Wednesday, February 20, 2008

Oscar Anulfo Romero

Catholic World News here has updated information on the cause for beatification of Archbishop Oscar Romero. The topic in question at this point is as to whether or not he was a martyr for the Faith as opposed to a political assasination. CWN points out however that it is not only the El Salvadorean people who have taken to calling Romero a martyr:
Archbishop Romero was among the most prominent critics of human-rights abuses in El Salvador during his years (1977-1980) as Archbishop of San Salvador. He was shot and killed by a right-wing "death squad" on March 23, 1980. The killing shocked the world and loosed a torrent of emotion in El Salvador, where he was particularly beloved by the poor. An estimated 250,000 people attended the archbishop's funeral-- which was itself disrupted by gunfire.

Soon after the archbishop's death, Catholics in El Salvador began to refer to him as a martyr. Both Pope John Paul II and Pope Benedict XVI have used the term in reference to the slain Salvadoran prelate.
It is common knowledge that John Paul II and Romero had some differences while Romero was alive. He was often accused of being involved with the worse aspects of Liberation Theology and had to defend his actions on behalf of the poor. A conversation is related in which he tried to inform John Paul that the experience of communism in El Salvador was different from what he suffered in Poland. They could not be treated univocally. After Romero's death, however, John Paul visited and prayed at Romero's tomb.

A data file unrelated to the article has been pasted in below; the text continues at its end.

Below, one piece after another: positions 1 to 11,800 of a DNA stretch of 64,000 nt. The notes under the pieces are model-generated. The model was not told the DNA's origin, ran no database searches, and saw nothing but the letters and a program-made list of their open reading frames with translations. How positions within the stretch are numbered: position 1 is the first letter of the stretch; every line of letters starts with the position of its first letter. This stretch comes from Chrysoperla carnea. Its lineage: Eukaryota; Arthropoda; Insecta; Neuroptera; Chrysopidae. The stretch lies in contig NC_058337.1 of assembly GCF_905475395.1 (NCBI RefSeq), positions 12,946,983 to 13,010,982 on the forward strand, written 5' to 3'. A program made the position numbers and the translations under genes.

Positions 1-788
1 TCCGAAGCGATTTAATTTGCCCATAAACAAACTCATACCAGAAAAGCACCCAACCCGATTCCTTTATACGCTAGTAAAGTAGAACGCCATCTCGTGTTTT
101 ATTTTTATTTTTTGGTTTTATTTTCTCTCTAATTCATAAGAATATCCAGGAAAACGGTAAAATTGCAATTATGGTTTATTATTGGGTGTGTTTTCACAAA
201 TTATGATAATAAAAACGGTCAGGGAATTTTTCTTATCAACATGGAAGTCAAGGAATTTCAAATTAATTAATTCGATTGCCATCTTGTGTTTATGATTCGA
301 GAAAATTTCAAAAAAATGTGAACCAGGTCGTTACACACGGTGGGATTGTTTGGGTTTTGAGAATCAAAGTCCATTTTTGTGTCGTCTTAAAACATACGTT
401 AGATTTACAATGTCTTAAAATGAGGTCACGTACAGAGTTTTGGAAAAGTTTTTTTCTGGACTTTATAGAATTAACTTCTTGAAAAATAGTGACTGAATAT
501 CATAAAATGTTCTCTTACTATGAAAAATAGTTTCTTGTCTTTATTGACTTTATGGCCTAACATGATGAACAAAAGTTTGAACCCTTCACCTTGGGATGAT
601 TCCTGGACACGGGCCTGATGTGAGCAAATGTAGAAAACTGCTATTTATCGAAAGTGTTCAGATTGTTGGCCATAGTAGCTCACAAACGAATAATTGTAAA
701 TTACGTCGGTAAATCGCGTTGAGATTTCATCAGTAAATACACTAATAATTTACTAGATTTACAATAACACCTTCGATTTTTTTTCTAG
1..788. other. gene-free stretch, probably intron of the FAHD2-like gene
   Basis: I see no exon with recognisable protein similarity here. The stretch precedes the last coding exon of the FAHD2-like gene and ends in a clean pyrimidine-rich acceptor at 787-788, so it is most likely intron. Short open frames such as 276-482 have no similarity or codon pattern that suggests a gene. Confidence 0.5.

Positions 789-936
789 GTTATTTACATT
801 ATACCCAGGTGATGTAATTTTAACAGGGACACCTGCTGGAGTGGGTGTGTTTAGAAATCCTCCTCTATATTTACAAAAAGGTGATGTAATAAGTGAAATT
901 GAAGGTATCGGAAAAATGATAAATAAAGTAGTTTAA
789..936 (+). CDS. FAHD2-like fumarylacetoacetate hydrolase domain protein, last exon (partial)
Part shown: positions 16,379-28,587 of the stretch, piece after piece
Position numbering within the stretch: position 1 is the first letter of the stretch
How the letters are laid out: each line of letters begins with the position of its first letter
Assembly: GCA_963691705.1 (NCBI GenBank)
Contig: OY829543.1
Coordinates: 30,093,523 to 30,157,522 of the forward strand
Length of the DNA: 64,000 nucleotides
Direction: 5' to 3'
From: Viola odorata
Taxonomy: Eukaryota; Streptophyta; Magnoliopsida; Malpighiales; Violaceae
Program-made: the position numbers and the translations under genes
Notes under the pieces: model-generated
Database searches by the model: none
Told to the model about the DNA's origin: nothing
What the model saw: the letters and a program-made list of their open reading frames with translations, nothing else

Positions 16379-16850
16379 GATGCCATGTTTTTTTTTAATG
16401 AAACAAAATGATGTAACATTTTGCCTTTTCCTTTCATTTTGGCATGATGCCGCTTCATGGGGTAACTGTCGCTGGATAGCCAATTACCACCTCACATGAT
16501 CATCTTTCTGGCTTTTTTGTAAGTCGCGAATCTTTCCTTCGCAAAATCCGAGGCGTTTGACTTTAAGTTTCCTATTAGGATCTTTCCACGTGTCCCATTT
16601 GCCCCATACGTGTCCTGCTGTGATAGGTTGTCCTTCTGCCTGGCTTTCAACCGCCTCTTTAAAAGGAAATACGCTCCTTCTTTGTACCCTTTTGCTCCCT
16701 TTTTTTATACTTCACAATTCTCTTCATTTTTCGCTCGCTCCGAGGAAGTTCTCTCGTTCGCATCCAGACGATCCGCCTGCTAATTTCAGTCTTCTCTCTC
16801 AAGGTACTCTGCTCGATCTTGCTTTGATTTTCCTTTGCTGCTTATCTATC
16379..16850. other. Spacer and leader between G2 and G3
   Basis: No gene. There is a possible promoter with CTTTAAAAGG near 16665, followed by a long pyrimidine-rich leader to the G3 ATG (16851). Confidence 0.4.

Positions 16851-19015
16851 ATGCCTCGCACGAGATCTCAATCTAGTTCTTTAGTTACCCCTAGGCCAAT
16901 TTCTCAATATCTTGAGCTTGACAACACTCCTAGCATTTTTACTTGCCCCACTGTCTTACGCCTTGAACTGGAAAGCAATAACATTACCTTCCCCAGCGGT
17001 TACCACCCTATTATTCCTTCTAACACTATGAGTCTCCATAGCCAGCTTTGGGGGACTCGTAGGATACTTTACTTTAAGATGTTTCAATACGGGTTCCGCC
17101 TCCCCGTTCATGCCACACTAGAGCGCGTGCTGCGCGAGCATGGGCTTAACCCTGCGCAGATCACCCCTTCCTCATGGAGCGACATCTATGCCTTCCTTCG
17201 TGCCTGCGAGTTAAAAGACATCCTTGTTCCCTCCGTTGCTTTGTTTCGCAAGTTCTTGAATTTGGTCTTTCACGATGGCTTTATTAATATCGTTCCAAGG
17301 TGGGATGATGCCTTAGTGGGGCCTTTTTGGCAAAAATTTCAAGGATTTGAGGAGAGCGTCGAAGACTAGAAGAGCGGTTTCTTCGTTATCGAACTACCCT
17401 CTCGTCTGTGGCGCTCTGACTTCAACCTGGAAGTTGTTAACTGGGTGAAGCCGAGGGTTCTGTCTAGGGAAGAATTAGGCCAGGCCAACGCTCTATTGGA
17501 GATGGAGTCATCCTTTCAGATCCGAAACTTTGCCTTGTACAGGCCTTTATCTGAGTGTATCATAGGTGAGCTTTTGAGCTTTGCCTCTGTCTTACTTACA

Whether or not Romero is judged to have been a martyr for the Faith I think does little to contest his sanctity. The new requirements for beatification that are stricter concerning the growth of a local cult that acknowledges the holiness of the person are well met. The entire country, on the Left and Right, invoke him. I remember hearing while I was in El Salvador of some particularly acute acts of heroic holiness. He regularly visited the small towns that were controlled by Guerrilla and Government forces alike. Visiting the town where I was staying at once to say mass, he was strip searched in the sight of the whole town down to his undergarments. No distinction was offered to him as a man of peace and a man of the Church. Yet witnesses with whom I spoke relate that he offered no resistance at all. Let us pray for the humility of this holy man.

Markel, SJ

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